My first experience with combat boots was a bit like Mia from The Princess Diaries. The teenage years are cumbersome in and of themselves, but the day I wore combat boots to school I was on a whole new level of awkward.
My boots were black hand-me-down Clarks, complete with eyelets and hooks. My dad has a particular sentiment for that type of shoe, and he finally convinced me that Clarks are what quality is made of. For a whole six months, I stuck with the hefty laces and the bulky features until I decided wearing black flats to school was not just more socially acceptable, but also faster to put on.
And so I was surprised that, several years later, one of my first splurges on a clothing article was a pair of leather, lace-up boots with thick soles and structure. I found them in the men’s section of a store in New York (50% discount) during my first Thanksgiving as a freshman in college. A friend said they were too masculine for me, but I packed the boots and brought them to the counter, welcoming the somewhat androgynous look.
But it is not just me who is embracing this trend. Laced-up boots inspired by the military look have adorned storefronts for quite a while, from the imitation leather ones that falter after five days of Lookout Mountain fog, the smooth, leathery ones that somehow age well, to the edgy, shiny Dr. Martens in all kinds of colors and patterns. While the trends come and go, the combat boot has been around since before it became a fashion statement.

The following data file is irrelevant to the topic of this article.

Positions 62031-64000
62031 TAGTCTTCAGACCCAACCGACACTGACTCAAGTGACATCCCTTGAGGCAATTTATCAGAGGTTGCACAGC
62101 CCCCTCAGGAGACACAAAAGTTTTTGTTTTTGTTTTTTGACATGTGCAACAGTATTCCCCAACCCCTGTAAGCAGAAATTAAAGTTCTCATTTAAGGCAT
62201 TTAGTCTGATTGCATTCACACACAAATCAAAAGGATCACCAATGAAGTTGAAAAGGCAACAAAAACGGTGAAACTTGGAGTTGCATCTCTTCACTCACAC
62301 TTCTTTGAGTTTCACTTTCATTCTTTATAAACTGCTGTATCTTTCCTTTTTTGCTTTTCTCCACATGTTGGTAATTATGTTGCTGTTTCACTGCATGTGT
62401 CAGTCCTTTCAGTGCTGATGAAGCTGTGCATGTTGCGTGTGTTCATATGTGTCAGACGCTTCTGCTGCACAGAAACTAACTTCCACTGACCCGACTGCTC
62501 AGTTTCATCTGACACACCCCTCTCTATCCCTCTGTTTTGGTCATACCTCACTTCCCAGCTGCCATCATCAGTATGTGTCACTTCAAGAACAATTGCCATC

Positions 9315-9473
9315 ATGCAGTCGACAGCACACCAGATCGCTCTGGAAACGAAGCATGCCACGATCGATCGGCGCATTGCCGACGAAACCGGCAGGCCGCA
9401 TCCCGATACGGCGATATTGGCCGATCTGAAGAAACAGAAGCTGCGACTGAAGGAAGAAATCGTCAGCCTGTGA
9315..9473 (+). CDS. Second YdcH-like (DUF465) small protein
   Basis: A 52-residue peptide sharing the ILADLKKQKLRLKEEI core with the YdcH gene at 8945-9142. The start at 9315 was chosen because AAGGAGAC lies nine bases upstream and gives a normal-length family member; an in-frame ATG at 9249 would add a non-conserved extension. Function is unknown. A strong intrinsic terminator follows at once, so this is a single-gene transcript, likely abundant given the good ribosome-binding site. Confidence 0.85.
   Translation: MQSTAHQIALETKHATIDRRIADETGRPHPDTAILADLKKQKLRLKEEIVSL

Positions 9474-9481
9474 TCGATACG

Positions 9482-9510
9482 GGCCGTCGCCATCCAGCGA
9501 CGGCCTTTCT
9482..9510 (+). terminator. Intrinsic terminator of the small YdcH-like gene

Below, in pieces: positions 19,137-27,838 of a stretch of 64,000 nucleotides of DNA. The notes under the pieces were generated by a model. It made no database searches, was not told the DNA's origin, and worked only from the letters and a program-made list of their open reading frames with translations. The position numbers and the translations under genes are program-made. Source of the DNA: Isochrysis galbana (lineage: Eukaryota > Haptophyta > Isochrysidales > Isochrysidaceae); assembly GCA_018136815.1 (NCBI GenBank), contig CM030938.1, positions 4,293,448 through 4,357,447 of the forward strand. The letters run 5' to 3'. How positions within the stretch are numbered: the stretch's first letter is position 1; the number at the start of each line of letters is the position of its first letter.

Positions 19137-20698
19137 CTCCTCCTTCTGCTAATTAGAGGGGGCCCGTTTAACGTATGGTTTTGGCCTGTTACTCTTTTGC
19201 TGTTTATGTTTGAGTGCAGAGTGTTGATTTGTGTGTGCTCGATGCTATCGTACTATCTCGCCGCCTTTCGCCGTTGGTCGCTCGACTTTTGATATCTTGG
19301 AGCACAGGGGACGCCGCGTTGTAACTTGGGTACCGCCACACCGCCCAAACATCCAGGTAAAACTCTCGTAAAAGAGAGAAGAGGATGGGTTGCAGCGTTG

According to Examiner.com, combat boots originated from Assyrian foot soldiers who needed stable and strong footing. The Roman Empire was also into these strong boots. Theirs were called “Hobnail Combat Boots.” Hobnails, or small metal nails, studded the soles of these sturdy boots, giving an extra grip on soil, ice, mud and snow. Combat boots were worn throughout World War I and II, becoming an essential part of, well, combat.
During World War I, General John Pershing approved an improvement on the footwear. The previous shoes’ stiffness and “un-breathability” caused necrosis as soldiers fought in wet trenches. Thankfully for the soldiers (and for those of us who wear boots day-in and day-out), Pershing approved for thicker leather, soles, and waterproof toe boxes.
The “Pershing Boot” became an American classic. It became a staple for “good honest working-class men—postmen, factory workers and the like,” according to Sophia Stuart, writing for Huffington Post Women. Andrew Burmon in “How WWI Changed Men’s Style Forever” said, “We go to work in shoes designed to go to war.”
It’s the shoe you’d probably find in your grandfather’s attic and your brother’s wardrobe—or your sister’s wardrobe, for that matter. Because the evolution went even further: The shiny Doc Martens are now part of a counterculture, signifying flair, freedom, and youth rebellion. The less-bulky laced-up boots add an air of practicality to the floral dress. Clunky combat boots with eyelets and school uniforms, though, will forever remind me of middle-school disaster.
Stylish or practical, counter-cultural or nerdy, the combat boot continues to evolve. This classic and functional shoe does not seem to be leaving us just yet. Maybe I should tell my middle school best friends I was only being fashion-forward.